What I saw in this lesson was a novice teachers engaged in ambitious teaching with 7 year-olds. How much the students understood of Bloom’s Taxonomy to apply it to the project they were working on and answer the overall question on immigration, I have no idea. What I saw was 28 students wanting to please their teacher and engaged in the part of the lesson I watched.

I left the classroom and went to meet with John Danner, CEO of Rocketship schools. Danner had started a software company and, after a few years, sold it when he was in his early 30s. He then became a teacher for a few years before he and a former Teach for America graduate came up with the idea of Rocketship. The next post describes the interview and other observations of the school. In the final post on Rocketship schools I will unpack the quote “I Saw the Future and It Works.”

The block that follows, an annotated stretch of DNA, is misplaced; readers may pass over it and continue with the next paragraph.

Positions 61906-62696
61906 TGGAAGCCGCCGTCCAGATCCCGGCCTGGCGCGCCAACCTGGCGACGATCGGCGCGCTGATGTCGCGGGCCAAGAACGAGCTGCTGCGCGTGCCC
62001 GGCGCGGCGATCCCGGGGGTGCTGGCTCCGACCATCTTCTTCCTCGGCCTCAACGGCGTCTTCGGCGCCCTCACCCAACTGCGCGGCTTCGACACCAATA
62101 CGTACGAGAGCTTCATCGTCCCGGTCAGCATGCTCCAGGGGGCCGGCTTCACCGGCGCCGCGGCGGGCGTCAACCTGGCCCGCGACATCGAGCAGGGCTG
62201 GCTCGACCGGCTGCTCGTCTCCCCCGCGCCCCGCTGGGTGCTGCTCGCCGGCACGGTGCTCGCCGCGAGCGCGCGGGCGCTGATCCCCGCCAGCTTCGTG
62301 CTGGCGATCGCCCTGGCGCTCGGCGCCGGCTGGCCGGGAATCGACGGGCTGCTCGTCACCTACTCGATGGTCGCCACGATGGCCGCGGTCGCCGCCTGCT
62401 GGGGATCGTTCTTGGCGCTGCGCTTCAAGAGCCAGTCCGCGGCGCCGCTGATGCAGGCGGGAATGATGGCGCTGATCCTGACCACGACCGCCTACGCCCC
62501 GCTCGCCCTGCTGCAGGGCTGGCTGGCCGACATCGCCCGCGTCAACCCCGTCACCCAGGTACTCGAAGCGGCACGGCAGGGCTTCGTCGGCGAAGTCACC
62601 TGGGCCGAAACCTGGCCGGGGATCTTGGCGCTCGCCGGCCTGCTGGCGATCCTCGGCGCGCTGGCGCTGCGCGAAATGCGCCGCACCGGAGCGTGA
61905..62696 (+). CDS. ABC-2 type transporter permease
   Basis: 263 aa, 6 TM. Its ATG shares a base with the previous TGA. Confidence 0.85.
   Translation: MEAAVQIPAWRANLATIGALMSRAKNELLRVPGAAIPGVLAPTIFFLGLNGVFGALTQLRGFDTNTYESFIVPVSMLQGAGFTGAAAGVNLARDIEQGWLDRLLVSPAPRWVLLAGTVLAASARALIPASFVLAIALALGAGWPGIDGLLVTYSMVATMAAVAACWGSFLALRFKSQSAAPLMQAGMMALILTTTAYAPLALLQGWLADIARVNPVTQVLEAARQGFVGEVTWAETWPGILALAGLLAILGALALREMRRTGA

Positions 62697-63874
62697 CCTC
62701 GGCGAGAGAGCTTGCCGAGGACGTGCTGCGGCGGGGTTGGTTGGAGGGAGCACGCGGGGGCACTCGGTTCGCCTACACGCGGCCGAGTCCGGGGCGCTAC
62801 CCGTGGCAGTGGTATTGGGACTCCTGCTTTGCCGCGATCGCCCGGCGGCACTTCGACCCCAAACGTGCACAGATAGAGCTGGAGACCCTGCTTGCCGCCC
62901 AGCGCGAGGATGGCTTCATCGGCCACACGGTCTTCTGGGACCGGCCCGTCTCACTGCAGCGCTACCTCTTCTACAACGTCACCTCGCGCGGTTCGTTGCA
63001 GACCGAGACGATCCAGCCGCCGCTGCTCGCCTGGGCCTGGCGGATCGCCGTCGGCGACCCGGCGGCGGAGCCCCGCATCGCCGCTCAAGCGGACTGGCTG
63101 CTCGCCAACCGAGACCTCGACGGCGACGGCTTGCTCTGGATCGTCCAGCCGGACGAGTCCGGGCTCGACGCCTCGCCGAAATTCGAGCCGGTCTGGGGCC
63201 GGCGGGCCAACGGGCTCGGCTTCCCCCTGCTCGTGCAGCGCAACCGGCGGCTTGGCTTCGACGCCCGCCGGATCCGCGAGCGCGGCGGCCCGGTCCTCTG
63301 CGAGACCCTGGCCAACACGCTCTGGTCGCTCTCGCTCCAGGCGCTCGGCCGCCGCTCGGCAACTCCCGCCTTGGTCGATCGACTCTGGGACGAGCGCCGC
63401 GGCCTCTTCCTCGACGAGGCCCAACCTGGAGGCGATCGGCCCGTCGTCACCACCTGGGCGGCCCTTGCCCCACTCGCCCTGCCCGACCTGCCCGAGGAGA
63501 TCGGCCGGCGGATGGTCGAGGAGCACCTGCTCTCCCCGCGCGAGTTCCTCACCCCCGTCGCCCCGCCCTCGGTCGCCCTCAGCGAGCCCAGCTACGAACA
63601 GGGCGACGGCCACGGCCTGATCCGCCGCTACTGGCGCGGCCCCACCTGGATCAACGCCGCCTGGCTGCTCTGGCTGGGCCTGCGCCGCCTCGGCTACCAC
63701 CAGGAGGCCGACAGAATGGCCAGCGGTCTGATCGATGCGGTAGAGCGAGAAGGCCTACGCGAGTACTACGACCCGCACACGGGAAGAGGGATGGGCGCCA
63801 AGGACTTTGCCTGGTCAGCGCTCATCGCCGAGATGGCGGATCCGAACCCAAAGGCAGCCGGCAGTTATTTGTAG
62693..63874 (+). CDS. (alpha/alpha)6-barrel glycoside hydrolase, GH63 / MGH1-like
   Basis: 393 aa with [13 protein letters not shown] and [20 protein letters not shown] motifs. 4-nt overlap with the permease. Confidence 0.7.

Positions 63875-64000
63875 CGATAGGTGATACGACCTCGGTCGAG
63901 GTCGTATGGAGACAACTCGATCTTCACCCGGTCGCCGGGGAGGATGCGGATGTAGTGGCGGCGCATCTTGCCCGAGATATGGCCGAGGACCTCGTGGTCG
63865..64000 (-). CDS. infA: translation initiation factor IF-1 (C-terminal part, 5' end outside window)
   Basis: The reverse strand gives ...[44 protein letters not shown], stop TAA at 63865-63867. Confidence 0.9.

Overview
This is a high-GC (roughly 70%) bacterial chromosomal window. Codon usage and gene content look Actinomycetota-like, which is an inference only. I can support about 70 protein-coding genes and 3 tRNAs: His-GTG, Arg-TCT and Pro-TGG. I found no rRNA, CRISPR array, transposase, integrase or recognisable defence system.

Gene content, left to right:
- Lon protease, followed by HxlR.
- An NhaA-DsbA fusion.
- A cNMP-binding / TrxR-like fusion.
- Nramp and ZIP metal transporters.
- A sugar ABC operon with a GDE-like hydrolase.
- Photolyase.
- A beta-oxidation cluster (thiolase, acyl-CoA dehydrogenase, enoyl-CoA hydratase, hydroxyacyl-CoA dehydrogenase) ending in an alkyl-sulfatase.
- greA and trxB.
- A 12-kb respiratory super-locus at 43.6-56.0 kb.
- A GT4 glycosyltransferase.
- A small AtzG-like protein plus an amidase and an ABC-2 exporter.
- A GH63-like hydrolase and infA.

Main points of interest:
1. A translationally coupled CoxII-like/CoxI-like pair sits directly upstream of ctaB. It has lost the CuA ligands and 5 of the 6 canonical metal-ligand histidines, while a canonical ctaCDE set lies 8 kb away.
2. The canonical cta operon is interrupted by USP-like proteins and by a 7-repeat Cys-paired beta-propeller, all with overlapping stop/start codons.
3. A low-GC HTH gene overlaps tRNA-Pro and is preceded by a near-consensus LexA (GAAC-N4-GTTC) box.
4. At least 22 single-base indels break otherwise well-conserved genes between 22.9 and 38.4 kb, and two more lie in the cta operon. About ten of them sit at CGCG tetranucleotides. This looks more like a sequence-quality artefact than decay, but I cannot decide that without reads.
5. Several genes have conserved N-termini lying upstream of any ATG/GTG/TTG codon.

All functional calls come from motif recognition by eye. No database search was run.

Filed under Reforming schools, technology use

33 responses to ““I Saw The Future and It Works”: A Visit to a Hybrid School

  1. This is my idea of a dream classroom!

  2. Thanks Larry for this post. I am convinced “hybrid” of “blended” is the way forward for schools.

    Our Education Minsiter,Michael Gove,has had a bit of an epiphany on this issue and we have a public consultation going on at http://www.schoolstech.org.uk which you and some of your followers might find interesting ?

  3. Bob Calder

    Those study carrels are quite isolating aren’t they? Interesting setup. The kids are being taught to focus there.

    • larrycuban

      What I saw was that most of the students, even the kindergartners, at 9 AM were focused on the software but could easily get the adults’ attention. The aides moved around and were responsive to kids raising their hands and non-verbal behavior that showed inattention. So I didn’t think that the cubicles were isolating. The low walls tried to reduce interactions and distractions and they worked. In the afternoons, however, according to one of the Learning Lab aides, even with the walls of the cubicles,kids found it harder to attend to the software and did get distracted often.